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Small school fields team despite odds

Members of the Mary Simms All-Grade Grizzlies are, front row (left to right): Faith Clarke, Nicholas Walker, Katelynn Russell, and Miguel Whalen; and back row: Christian Reardon, Logan Whiteway, Brandon Brown and Jordan Russell.
Members of the Mary Simms All-Grade Grizzlies are, front row (left to right): Faith Clarke, Nicholas Walker, Katelynn Russell, and Miguel Whalen; and back row: Christian Reardon, Logan Whiteway, Brandon Brown and Jordan Russell.

Mary Simms All-Grade in Main Brook is barely big enough to get a volleyball team on the court.

Yet the small school, with just 11 students enrolled from grade seven to 12, was able to qualify all the way to provincials this past year.

The results achieved by the Mary Simms All-Grade Senior Boys Volleyball Team are a testament to their skill and determination, says their coach.

The team from Main Brook is a “senior boys” team in name only.

Given the school’s low enrolment they had to include junior players and girls as well. The team consists of two senior boys, one senior girl, four junior boys, and one junior girl.

In other words, eight of the 11 students attending the high school are playing for the team.

“Even to form a volleyball team was a difficult endeavour for a school that size,” says principal and coach, Raymond Byrne.

Despite the odds, however, and the small pool of players to draw from, they’ve found plenty of success this past year.

In November, the team won the Regional Qualifier in Bonne Bay to advance to the Provincial ‘A’ Volleyball Tournament for the first time in a few years.

At the provincials, they didn’t pull off any victories, but they kept all the games competitive. This included a match that Byrne called one of the highlights, a tight one against eventual tournament finalists Southwest Arm Academy, from Trinity Bay.

One of the students, Logan Whiteway, also participated in the spiking challenge in the skills competition.

Byrne says they’ve been playing against schools of a similar size but whose teams are nonetheless mostly composed of senior boys.

“So we’re playing against teams who are older, much more experienced, and have a lot more athletes to choose from,” he adds.

He attributes the success in the face of this adversity to the interest in volleyball at the school and their dedication to it.

“It’s a favourite sport of theirs and we got some players with excellent athletic ability and good hustle and determination,” he says.

Given the youth of the team, Byrne knows they possess the potential to gain more experience, continue to be competitive, and do even better years down the line.

Yet the small school, with just 11 students enrolled from grade seven to 12, was able to qualify all the way to provincials this past year.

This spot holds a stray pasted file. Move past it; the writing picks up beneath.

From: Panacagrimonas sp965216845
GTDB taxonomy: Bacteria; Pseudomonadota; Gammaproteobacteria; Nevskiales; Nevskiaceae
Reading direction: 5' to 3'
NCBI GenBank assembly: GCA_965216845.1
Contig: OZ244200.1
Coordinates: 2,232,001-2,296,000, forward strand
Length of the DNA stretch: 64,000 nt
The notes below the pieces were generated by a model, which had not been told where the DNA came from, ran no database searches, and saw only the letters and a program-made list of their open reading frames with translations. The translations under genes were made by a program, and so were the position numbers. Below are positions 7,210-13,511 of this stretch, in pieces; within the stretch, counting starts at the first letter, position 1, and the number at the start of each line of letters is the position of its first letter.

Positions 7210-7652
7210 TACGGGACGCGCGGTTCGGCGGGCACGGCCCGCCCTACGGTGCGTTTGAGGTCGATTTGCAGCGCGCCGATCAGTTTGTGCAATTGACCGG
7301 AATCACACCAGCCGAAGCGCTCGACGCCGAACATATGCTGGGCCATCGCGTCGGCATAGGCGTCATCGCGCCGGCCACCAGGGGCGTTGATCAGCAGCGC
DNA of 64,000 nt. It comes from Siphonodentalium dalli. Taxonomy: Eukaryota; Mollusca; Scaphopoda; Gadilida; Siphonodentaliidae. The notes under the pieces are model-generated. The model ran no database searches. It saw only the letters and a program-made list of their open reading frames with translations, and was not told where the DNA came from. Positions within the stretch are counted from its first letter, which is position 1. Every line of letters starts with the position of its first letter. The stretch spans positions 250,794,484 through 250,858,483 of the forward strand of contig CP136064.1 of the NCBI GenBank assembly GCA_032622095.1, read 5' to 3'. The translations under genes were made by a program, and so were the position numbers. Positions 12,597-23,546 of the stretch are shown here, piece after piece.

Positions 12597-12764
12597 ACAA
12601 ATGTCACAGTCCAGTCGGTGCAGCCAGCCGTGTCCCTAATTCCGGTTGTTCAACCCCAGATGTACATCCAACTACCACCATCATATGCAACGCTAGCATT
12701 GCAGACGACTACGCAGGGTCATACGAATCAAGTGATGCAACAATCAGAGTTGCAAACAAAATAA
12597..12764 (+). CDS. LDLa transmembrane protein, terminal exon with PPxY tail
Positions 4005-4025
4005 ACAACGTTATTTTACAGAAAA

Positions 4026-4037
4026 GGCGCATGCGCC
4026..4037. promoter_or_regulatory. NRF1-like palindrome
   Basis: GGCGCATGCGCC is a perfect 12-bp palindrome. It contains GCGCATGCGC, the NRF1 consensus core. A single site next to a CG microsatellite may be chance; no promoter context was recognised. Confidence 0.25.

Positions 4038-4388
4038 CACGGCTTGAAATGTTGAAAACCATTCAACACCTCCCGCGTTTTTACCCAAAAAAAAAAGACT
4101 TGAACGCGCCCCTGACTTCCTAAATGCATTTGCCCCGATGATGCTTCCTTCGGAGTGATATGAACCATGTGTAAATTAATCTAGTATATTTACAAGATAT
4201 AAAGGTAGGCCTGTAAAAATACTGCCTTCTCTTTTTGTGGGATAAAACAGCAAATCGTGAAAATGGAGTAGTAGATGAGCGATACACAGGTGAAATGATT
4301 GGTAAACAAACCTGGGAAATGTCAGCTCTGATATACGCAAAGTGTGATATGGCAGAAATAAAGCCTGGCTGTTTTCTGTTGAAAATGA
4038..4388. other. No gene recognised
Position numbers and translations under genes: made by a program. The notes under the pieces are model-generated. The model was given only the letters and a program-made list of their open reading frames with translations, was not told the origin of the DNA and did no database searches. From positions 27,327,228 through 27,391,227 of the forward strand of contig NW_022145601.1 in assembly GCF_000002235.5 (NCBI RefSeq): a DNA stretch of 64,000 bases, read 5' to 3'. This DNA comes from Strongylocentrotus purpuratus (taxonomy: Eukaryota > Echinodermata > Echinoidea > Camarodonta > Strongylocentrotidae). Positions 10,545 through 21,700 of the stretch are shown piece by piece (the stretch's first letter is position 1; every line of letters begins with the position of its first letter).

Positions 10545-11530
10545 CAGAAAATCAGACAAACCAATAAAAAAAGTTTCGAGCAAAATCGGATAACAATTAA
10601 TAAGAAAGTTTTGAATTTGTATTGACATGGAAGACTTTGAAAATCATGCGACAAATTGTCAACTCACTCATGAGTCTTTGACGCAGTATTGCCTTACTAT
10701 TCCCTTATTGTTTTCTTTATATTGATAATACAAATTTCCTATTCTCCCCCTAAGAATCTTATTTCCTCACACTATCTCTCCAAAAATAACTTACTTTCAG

The results achieved by the Mary Simms All-Grade Senior Boys Volleyball Team are a testament to their skill and determination, says their coach.

The team from Main Brook is a “senior boys” team in name only.

Given the school’s low enrolment they had to include junior players and girls as well. The team consists of two senior boys, one senior girl, four junior boys, and one junior girl.

In other words, eight of the 11 students attending the high school are playing for the team.

“Even to form a volleyball team was a difficult endeavour for a school that size,” says principal and coach, Raymond Byrne.

Despite the odds, however, and the small pool of players to draw from, they’ve found plenty of success this past year.

In November, the team won the Regional Qualifier in Bonne Bay to advance to the Provincial ‘A’ Volleyball Tournament for the first time in a few years.

At the provincials, they didn’t pull off any victories, but they kept all the games competitive. This included a match that Byrne called one of the highlights, a tight one against eventual tournament finalists Southwest Arm Academy, from Trinity Bay.

One of the students, Logan Whiteway, also participated in the spiking challenge in the skills competition.

Byrne says they’ve been playing against schools of a similar size but whose teams are nonetheless mostly composed of senior boys.

“So we’re playing against teams who are older, much more experienced, and have a lot more athletes to choose from,” he adds.

He attributes the success in the face of this adversity to the interest in volleyball at the school and their dedication to it.

“It’s a favourite sport of theirs and we got some players with excellent athletic ability and good hustle and determination,” he says.

Given the youth of the team, Byrne knows they possess the potential to gain more experience, continue to be competitive, and do even better years down the line.

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